Csíkszereda Musings

My life in and around Csíkszereda, also known as Miercurea Ciuc.

Turkish Horse

Posted by Andy Hockley on 10 July, 2008

A week or so ago, I was talked into going to the Turkish Horse shop with/by the wife. The Turkish Horse shop is the place where you can go and rummage through bins full of clothes to maybe find something you might consider wearing on an especially dark day in a particularly deserted part of Spitzbergen in December. These clothes (it is said) come from England, and apparently this gives them a special cachet or je ne sais quois (it is perhaps indicative of something that the only two words/phrases I could think of to use there were French and not English at all. It certainly ought to indicate that England would not be the place one would commonly go to to find stylish clothes). I may have mentioned this place before, and its intriguing business model, based I suspect on flogging off clothes donated to charity by unsuspecting people in the UK.

[I should perhaps at this juncture mention that the shop is not actually called a Turkish Horse shop, this is just me being “amusingly” daddish and perverting the Hungarian word turkáló, which is what these shops are actually called. (I think it means “rummage” or something really)]

Anyway, we went on a Monday morning and the place was packed, as that is the day of the new and exciting stock. It was a very strange experience. Mostly because people obviously take it so seriously (I’ve heard people when asked what their hobbies are, answer “Turkálózni” – or “Turkish Horseplay” as I would like to translate it). This seriousness is manifested by the fact that this is a shop, packed full of people, the vast majority of whom are women, and there is no talking. At all. Not a murmur, not a little side chat, not a pair of friends talking about the weekend. Nothing. It’s really really disturbing. The pair of us were quite out of place actually discussing things and chatting and laughing and we got some fairly hostile glances thrown our way.

Anyway, we managed to actually get a few nice things for the family, plus I got to experience a side of local culture which I hadn’t previously experienced, so it was all good, really. Can’t see it becoming my hobby, though.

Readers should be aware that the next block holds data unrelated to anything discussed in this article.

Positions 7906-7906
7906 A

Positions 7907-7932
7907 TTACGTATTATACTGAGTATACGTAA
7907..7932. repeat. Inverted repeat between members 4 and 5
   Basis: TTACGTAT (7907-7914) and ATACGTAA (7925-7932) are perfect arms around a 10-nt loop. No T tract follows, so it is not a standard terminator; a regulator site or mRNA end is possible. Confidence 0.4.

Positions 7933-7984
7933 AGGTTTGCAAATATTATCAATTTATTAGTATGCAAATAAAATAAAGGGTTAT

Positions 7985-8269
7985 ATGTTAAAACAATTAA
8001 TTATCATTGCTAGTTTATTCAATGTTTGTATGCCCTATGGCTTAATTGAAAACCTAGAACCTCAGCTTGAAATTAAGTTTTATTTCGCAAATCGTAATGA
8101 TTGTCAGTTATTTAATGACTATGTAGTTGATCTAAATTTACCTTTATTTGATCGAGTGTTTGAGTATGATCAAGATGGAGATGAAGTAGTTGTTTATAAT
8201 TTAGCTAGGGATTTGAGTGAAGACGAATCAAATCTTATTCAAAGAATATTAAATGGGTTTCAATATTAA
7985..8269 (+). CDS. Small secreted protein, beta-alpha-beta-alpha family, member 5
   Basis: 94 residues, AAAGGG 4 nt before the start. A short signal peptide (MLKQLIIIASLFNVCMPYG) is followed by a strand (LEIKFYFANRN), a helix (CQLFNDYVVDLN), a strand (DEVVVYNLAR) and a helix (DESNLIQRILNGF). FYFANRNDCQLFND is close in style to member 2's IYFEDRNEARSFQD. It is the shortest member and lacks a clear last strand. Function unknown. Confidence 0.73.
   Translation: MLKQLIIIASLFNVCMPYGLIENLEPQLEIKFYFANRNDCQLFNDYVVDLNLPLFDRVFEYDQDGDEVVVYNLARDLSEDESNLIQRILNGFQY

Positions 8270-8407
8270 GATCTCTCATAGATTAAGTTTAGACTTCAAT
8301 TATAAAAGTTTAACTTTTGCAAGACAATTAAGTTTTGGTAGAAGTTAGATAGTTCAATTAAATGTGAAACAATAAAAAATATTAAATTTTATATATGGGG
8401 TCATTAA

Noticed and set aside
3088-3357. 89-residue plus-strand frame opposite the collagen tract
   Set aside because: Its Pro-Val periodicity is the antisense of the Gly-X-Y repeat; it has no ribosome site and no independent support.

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3 Responses to “Turkish Horse”

  1. cilike said

    Dahrling, I laughed so hard!
    Did you know, you committed an hilarious bilingual joke? Did you do it on purpose?

    “Turkál” has nothing to do with Turkey, or horses; it means to rummage, to browse, to search. To poke your hands into a pile of stuff.
    Turkáló is the place to do your rummaging, browsing.
    Turkálózni is to rummage for an extended period of time.
    By the way, you can “turkál” your nose (pick it, that is) and you can “turkál másnak a dolgában” (poke your nose into other people’s business)

    Cecilia from California
    Granddaughter of Kolozsvar-born grandmother

  2. Andy Hockley said

    Yes, I did know what it meant, Cecilia (and that the “ló” on the end of “turkáló” has nothing to do with horses, and the “turk” at the beginning has nothing to do with Turkey). I didn’t know the nose expressions, though so thanks for that.
    Andy

  3. cilike said

    By the way, Andy, have you ever visited Csiksomlyo? There is an old chapel on top of the mountain, and there might still be a real life hermit who sleeps in a coffin. We met him on our visit some years ago.

    In Csikszereda there is a very modest boarding school for Csángó children, supported by donations from Hungarians. These children come from isolated Csángó villages where an ancient form of Hungarian is spoken. (Sort of like Elizabethan English still spoken in the Appalachian Mountains a few decades ago.) These kids are brought to Csikszereda by a retired Székely teacher who organized this project, to school these children in Hungarian, to help preserve their language and culture, and to provide them a means for higher education.
    Cecilia

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